Living in Seattle, I often think of that old Ray Bradbury story, "All Summer in a Day." I first read this story in elementary school, and it's lingered in the back of my mind ever since. Here's the elevator pitch, from Wikipedia:
The story is about a class of school children on Venus, which in this story is a world of constant rainstorms, where the sun is only visible for two hours every seven years. One of the children, Margot, moved to Venus from Earth five years earlier, and she is the only one in her class to remember sunshine, since it shone regularly on Earth.
|A view of Seattle (via NASA)|
As the sun is about to appear, their teacher arrives to take the class outside to enjoy their only hour of sunshine, and in their astonishment and joy, they all forget about Margot. They run, play, skip, jump, and prance about, savoring every second of their newly found freedom. "It's much better than sun lamps!" one of them cries.
Suddenly, a girl feels a raindrop on her. Thunder sounds, and they run back inside. Then, one of them remembers Margot, who is still locked in the closet. They stand frozen ashamed for what they have done, unable to "meet each other's glances."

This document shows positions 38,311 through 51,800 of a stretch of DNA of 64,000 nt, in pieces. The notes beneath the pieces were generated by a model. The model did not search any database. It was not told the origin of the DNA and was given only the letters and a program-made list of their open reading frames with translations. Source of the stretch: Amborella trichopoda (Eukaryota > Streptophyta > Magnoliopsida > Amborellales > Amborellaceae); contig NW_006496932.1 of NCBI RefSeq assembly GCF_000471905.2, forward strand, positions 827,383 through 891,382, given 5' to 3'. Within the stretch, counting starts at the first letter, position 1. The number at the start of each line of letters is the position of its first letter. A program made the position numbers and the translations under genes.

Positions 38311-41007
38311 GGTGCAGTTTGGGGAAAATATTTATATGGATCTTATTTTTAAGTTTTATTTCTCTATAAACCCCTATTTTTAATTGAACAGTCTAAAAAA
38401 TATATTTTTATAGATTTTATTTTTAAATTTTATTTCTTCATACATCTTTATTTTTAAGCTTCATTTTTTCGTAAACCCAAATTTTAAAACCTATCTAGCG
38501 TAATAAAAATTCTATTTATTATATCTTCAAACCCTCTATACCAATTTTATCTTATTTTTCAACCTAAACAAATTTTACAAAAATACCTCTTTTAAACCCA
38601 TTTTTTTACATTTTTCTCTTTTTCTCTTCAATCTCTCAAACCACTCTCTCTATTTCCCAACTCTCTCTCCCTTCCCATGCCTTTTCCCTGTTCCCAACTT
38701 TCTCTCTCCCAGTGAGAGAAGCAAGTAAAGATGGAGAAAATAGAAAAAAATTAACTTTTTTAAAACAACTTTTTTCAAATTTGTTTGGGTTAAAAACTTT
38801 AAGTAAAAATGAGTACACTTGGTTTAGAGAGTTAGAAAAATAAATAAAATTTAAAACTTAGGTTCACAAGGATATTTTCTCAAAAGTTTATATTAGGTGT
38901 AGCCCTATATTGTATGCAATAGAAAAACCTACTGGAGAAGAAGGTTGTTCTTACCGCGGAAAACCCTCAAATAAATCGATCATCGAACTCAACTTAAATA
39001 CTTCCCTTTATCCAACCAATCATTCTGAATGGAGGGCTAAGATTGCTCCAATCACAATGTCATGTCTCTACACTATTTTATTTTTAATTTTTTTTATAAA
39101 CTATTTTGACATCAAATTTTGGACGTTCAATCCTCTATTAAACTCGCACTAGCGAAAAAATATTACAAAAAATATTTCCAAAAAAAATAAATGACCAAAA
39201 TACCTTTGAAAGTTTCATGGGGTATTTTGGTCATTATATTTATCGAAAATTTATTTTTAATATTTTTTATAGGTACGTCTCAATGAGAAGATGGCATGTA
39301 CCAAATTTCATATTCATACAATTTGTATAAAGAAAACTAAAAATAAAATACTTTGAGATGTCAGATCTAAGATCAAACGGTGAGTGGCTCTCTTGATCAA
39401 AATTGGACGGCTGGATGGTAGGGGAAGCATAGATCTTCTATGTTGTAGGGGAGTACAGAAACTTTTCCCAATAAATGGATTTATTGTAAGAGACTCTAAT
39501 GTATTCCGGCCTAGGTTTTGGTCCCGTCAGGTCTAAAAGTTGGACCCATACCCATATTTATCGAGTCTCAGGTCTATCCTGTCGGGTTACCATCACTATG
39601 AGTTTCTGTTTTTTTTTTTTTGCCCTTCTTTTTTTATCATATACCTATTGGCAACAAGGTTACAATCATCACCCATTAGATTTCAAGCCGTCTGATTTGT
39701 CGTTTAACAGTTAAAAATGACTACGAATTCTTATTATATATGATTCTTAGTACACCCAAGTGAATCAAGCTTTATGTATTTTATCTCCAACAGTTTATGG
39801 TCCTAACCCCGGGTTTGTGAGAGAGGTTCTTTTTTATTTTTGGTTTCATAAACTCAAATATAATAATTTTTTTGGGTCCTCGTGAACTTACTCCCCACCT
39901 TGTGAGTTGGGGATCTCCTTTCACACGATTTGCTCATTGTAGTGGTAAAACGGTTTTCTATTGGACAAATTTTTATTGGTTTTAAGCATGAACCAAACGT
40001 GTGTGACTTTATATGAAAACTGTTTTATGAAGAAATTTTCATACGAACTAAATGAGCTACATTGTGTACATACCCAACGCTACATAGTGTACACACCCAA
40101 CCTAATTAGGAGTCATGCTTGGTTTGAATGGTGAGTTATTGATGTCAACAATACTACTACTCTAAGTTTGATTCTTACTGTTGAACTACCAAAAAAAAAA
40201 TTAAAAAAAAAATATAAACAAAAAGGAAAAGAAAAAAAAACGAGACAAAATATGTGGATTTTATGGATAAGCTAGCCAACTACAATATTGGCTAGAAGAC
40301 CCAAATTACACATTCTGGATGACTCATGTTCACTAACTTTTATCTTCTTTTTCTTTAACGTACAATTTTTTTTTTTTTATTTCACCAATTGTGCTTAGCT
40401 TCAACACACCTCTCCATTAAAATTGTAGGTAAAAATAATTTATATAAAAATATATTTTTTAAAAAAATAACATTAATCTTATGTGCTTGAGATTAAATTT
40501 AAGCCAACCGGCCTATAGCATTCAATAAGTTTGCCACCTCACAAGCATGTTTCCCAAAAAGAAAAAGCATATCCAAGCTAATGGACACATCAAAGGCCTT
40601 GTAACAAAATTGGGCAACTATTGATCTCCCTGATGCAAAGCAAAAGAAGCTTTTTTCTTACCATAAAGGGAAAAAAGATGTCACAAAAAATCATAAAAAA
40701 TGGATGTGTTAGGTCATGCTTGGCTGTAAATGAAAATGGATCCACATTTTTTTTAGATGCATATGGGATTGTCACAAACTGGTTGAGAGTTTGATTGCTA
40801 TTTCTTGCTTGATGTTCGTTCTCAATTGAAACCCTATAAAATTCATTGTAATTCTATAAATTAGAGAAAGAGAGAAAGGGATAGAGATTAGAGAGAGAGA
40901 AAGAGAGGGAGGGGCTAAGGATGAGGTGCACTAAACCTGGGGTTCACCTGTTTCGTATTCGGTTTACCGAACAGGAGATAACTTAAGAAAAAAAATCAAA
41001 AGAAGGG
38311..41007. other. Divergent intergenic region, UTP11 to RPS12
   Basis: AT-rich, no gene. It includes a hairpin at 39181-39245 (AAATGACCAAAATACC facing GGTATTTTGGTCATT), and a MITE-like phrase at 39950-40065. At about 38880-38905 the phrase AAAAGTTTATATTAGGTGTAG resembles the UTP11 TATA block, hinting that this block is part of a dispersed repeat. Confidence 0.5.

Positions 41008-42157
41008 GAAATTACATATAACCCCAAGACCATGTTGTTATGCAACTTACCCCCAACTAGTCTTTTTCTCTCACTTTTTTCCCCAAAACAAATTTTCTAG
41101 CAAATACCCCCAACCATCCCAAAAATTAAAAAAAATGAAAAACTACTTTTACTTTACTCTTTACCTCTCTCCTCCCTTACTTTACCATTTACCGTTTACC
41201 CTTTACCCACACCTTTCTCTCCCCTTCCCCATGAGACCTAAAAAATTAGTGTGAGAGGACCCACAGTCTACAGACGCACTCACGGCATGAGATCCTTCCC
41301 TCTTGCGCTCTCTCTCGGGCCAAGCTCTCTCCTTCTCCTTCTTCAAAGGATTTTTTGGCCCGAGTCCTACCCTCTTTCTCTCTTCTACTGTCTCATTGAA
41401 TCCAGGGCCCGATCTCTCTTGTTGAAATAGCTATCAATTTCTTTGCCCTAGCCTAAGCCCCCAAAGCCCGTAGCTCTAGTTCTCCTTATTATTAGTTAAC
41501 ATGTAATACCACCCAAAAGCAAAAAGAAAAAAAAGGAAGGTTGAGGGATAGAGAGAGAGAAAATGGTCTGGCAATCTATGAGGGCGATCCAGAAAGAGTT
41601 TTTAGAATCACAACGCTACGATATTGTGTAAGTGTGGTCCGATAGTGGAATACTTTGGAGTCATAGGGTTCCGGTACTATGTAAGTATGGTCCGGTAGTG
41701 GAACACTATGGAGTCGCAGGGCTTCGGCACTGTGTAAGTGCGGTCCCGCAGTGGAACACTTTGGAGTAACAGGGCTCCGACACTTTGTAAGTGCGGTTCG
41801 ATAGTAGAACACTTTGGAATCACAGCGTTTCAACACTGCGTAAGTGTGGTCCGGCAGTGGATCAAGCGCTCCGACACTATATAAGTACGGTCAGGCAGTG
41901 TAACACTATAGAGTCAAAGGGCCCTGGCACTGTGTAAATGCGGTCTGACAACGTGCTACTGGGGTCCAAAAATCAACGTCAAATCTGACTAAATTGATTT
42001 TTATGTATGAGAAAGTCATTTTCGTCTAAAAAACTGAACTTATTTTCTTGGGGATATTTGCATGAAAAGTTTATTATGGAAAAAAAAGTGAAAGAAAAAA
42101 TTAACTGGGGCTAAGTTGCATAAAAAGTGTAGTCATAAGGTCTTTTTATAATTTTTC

The past two weeks have been intolerably gloomy. I want to write a sternly worded letter to someone about how Seattle is being cheated of its tiny window of sunshine-times, but I'm not sure where to send it. It's Obama's fault, I'm sure--all that Socialism is the reason the sun doesn't have a reason to come out and do its job!
But, today, there was about an hour or so when the sun came out. It's amazing how different the world looked. Everything seemed better. Everything WAS better. Problems--mine, yours, the world's--seemed to disappear. It was like being on some weird sort of drug.
I spent most of my formative years in Florida, so I know--as does everyone who's ever turned on an episode of COPS in Jacksonville--that sunshine is not exactly a panacea that will make everyone happy all the time. Like the various pharmaceuticals people make in trailers in various parts of Jacksonville, you build up a tolerance to it. After a while, being in the sun doesn't even make you happy any more. Maybe that's why Florida has so many meth labs? They don't have those momentary glimpses of sun in the midst of darkness, so they have to turn to drugs?